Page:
This work shows limitations of the approaches to debiasing word embeddings in "Man is to Computer Programmer" and "Black is to Criminal". In short, while the approaches enumerated in those papers do successfully debias with respect to their original definitions of "bias," they ultimately preserve most relationships between words in the corpus: "gendered" words still cluster together. As a result, it is possible to recover the original "biased" relationships, and they may persist in downstream applications of those embeddings even if not detected according to the original metric. This work is a clear example of why "debiasing" in general but especially in language must be evaluated with a critical/skeptical eye, and why specifications of desired "unbiased" behavior must be careful and precise.
This survey paper is worth reading (or at least skimming) in full. This paper is motivated by the idea that there is no single definition of "desirable behavior," and no such thing as a "completely unbiased" model or dataset; instead, any specification of desired behavior is inherently value laden. The survey conducted of work on "fairness/bias in NLP" finds that most such work does not state clearly what comprises "bias" and how to conceptualize algorithm behavior with respect to broader societal power structures — to whom the harm is done and how those groups are defined; whether the harm is primarily representational or allocational; what behavior is deemed harmful and what is not, and why — and more.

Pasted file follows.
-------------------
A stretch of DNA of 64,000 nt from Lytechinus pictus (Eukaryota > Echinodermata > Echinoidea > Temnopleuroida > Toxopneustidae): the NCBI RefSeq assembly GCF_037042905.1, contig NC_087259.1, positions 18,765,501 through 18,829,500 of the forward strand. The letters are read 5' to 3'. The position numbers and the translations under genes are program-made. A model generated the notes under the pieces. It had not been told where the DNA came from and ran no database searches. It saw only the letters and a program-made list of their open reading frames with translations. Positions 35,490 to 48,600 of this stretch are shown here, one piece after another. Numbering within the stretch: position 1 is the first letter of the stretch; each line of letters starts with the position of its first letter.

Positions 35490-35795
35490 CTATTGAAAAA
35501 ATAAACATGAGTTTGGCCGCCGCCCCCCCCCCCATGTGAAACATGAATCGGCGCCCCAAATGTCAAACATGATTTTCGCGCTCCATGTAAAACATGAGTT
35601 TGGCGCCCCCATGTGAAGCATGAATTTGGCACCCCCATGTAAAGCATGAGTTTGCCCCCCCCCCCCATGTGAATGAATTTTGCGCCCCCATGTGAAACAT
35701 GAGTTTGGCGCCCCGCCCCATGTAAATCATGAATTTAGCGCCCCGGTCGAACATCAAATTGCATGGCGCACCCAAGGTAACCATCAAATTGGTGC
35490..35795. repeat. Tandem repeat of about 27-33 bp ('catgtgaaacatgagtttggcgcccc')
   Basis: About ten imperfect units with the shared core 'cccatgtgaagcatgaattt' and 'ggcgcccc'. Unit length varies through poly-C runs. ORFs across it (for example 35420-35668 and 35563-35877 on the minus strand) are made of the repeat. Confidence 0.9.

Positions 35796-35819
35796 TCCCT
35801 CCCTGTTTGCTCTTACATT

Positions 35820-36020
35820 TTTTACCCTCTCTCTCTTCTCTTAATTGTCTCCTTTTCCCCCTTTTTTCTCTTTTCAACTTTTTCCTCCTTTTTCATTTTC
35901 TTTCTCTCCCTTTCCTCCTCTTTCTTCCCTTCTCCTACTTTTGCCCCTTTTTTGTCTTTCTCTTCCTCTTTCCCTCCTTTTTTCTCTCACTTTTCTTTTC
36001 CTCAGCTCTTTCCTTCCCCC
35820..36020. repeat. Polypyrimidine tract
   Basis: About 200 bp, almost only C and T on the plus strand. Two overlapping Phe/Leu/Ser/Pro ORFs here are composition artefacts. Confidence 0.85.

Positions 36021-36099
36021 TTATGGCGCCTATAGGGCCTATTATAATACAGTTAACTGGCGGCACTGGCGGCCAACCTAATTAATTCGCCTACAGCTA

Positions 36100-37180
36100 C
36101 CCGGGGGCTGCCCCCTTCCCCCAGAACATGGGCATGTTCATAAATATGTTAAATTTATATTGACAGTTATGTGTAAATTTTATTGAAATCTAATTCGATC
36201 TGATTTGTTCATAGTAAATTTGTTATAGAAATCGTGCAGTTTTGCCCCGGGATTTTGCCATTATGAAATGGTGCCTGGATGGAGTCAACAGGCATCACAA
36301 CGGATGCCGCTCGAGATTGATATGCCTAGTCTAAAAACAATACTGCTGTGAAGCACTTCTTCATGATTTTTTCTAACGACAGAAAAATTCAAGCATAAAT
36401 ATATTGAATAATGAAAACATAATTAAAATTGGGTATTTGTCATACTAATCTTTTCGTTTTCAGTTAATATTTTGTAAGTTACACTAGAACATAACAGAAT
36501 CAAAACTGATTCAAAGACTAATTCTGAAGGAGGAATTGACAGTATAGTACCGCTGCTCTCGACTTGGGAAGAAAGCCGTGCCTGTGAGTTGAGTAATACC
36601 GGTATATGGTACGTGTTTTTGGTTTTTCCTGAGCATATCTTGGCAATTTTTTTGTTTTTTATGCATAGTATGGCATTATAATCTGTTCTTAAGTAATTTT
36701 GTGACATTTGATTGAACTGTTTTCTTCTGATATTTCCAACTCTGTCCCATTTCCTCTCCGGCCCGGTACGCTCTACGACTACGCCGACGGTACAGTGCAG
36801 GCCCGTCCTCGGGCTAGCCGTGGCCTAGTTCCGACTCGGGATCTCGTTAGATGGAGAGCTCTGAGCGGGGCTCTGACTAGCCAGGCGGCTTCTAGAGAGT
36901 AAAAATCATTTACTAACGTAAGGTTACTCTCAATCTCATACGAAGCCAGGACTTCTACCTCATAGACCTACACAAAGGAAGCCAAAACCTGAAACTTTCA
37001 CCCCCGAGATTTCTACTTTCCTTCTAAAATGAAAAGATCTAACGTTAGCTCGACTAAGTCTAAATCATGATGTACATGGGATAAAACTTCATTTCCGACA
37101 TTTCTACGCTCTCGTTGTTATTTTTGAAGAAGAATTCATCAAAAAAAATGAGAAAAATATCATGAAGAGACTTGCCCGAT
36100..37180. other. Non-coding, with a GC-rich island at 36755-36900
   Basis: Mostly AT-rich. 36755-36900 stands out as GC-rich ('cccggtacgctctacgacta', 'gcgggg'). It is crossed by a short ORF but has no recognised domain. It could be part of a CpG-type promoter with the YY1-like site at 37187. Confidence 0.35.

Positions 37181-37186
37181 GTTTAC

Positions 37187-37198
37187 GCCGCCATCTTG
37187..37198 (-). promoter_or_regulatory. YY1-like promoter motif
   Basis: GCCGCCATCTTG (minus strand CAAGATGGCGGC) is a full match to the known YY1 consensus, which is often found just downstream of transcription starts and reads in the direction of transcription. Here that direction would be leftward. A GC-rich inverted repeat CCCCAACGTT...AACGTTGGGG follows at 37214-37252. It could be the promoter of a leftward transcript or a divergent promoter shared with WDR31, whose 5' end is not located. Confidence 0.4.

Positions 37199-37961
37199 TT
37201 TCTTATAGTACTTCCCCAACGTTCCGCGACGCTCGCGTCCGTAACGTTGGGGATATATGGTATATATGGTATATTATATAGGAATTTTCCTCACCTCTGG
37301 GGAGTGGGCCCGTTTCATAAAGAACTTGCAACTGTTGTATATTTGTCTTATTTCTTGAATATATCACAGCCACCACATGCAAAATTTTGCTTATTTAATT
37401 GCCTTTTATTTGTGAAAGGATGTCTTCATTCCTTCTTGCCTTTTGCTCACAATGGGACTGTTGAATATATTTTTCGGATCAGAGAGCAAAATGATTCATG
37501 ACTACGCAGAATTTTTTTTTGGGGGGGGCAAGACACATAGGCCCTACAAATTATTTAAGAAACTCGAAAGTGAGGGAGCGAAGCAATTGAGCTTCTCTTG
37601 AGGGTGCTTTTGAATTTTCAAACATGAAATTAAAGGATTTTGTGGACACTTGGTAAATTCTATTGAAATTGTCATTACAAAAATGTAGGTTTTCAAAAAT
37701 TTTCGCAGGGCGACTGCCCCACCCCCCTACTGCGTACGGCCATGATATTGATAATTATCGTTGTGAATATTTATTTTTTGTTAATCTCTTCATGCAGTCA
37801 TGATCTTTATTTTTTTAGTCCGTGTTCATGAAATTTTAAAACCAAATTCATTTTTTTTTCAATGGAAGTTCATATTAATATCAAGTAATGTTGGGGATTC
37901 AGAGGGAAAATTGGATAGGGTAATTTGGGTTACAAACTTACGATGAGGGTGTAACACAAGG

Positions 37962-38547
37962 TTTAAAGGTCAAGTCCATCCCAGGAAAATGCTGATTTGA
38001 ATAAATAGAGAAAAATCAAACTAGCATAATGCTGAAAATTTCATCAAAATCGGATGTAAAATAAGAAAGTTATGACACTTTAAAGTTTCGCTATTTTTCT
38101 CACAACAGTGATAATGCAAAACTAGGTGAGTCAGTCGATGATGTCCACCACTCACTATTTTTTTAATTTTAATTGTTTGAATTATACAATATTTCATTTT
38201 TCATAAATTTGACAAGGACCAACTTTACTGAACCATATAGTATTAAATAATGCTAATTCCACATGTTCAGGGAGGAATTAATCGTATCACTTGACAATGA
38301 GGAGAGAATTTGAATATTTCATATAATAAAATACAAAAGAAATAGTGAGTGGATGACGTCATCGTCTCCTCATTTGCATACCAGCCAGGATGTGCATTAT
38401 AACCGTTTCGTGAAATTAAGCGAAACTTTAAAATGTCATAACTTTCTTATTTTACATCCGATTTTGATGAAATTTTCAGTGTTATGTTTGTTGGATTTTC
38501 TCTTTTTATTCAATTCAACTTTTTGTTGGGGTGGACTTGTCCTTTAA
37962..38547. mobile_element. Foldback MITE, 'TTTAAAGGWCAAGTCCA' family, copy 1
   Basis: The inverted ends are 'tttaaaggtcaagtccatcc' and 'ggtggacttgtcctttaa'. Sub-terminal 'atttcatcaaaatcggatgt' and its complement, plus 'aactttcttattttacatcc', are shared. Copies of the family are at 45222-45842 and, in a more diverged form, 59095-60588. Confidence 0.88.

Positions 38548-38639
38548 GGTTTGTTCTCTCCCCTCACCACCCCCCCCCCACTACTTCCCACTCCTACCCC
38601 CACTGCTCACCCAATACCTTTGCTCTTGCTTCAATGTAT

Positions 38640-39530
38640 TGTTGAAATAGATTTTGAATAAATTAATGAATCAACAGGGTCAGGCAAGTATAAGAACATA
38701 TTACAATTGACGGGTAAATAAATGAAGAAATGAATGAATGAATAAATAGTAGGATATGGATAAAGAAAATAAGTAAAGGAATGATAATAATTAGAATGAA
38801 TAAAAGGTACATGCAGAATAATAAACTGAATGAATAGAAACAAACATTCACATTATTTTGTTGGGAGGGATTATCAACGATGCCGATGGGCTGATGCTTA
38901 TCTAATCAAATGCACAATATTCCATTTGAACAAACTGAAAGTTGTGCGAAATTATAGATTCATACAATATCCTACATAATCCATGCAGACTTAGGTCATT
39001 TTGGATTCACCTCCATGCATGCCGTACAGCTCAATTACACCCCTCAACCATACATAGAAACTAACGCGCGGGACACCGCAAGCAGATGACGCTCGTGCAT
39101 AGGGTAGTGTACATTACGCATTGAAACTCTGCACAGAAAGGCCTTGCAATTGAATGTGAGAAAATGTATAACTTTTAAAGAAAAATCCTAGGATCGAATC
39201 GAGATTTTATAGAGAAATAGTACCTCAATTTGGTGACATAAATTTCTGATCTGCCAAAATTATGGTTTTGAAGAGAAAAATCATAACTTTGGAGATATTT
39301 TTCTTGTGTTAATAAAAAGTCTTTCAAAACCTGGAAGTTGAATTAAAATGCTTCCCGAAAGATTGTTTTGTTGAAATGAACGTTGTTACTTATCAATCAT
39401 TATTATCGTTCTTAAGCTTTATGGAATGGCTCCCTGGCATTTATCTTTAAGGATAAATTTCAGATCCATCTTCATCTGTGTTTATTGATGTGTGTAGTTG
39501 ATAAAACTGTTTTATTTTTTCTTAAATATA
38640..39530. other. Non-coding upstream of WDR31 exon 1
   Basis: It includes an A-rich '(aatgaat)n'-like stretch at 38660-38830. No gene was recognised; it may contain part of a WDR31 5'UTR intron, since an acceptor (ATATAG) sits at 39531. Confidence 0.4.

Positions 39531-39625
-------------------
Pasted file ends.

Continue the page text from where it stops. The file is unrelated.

Introduces a dataset for evaluating the performance of masked language models (models trained on data like This is a masked sentence; the [MASK] is to determine what word is behind the masked token. — the paper reports results on BERT and BERT+ models). Several axes of discrimination/bias are included — gender, race, sexual orientation, nationality, religion, age, dis/ability, appearance, and socioeconomic status.